The UK needs new approaches to developing treatments for rare diseases, according to a new report led by UCL researchers describing how universities, the pharmaceutical industry and the NHS could improve life sciences collaborations.
The report authors are calling for an independent British Office for Rare Diseases, comparable to the Office of Rare Disease Research in the US.
Report co-author Professor David Taylor (UCL School of Pharmacy) said: “Better treatments are already becoming available, particularly for more common forms of rare disease. The advent of cell, gene and other advanced therapies promises more gains. But progress will depend on funding early stage research in settings like universities and providing sufficient financial incentives for companies to develop and provide safe and effective licensed medicines.
“There is a special problem with developing new treatments for very and ultra-rare disorders, which alone affect some 500,000 people in this country.”
Over 90 percent of rare diseases still lack satisfactory treatments. The report authors write that innovative ways of funding collaboration between university and charity-funded researchers and scientists in industry could open new pathways to developing better therapies and secure the UK’s position as a global centre for the life sciences. Investing in whole genome and other innovative approaches to screening and diagnosis could also improve outcomes amongst children and adults.
Individual rare diseases impact on relatively small groups, but about 7,000 such disorders are now known. Collectively, they directly affect approaching 4 million people in the UK. The new policy briefing reports that if the distress caused to family members is taken into account, then one person in every five in the UK has their quality of life impaired by a rare disease.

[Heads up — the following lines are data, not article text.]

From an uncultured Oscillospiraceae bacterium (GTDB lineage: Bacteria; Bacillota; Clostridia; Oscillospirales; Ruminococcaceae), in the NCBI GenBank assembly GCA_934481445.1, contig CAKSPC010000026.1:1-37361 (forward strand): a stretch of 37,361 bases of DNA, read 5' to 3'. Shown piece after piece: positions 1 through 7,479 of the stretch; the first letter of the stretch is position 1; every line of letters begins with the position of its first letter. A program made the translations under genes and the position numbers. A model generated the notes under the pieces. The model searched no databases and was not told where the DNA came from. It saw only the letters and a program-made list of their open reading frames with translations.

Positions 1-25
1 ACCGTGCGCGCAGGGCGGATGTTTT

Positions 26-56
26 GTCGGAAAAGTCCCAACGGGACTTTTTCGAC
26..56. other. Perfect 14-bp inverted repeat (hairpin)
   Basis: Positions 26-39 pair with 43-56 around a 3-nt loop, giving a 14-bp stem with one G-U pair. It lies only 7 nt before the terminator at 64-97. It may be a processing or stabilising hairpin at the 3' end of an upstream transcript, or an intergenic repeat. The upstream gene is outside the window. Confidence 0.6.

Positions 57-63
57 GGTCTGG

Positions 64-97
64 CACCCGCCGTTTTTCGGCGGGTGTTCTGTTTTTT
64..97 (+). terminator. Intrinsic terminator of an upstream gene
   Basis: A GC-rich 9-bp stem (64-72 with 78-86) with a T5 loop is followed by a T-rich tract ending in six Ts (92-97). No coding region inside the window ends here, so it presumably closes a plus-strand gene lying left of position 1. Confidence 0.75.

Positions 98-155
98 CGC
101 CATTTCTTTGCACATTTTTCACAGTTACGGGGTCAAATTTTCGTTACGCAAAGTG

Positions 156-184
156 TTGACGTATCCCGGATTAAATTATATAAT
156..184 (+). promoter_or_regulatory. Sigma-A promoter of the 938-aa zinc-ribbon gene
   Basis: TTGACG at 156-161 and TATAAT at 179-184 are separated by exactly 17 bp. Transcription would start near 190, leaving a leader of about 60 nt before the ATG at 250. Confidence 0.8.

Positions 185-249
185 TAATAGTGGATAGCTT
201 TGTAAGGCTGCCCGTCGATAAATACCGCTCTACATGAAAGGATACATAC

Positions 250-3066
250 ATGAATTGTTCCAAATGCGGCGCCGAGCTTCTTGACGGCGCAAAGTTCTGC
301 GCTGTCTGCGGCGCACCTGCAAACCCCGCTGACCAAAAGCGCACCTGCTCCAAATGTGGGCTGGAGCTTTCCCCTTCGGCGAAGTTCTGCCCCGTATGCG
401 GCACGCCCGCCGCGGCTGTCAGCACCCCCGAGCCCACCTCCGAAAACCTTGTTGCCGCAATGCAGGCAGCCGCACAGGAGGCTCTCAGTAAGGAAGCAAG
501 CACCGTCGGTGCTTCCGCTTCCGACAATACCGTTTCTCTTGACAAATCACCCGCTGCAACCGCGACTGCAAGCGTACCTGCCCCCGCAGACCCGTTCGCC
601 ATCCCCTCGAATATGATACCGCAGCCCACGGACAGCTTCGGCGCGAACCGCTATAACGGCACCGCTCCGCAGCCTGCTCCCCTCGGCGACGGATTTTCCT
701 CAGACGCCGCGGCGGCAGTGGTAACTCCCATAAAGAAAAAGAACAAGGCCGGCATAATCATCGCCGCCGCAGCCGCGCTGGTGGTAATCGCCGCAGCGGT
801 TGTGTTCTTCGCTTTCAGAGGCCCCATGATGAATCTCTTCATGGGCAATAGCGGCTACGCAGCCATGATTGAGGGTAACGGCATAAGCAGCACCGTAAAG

The policy briefing, titled Medicines for the Few and the Many, is being published in coordination with the 2022 UCL School of Pharmacy/Royal Pharmaceutical Society lecture on The Future of the British Pharmaceutical Industry by Charlie Galvin.
Galvin, general manager of Amicus Therapeutics and chair of the UK Industry Rare Diseases Group, commented ahead of her lecture: “We are at the dawn of a new golden age for medicine. At this pivotal moment in its history our industry will soon have the ability to help diagnose, treat and potentially cure many more diseases that have until now been untreatable and incurable. This progress will be based not only on fundamental advances in fields like biology and genetics but also on new understandings of the causes of social inequalities and global health problems.
“The challenges of developing rare and very rare disease medicines highlight the fact that there is a need for a new approach. We have a moral obligation to develop the best possible medicines and ensure that every person who may benefit has access to them.”
Nick Meade of Genetic Alliance UK welcomed the policy briefing’s analysis, commenting: “It brings all of the issues together to face us with the clear question: Do we want to live in a society where people are denied life-saving treatments? Or do we want to design our health service and the wider environment to ensure that people living with rare conditions in the UK can expect to receive the benefits of research that in part takes place here? This debate is moving us towards the moral choice of whether we want to provide these medicines to those who need them.”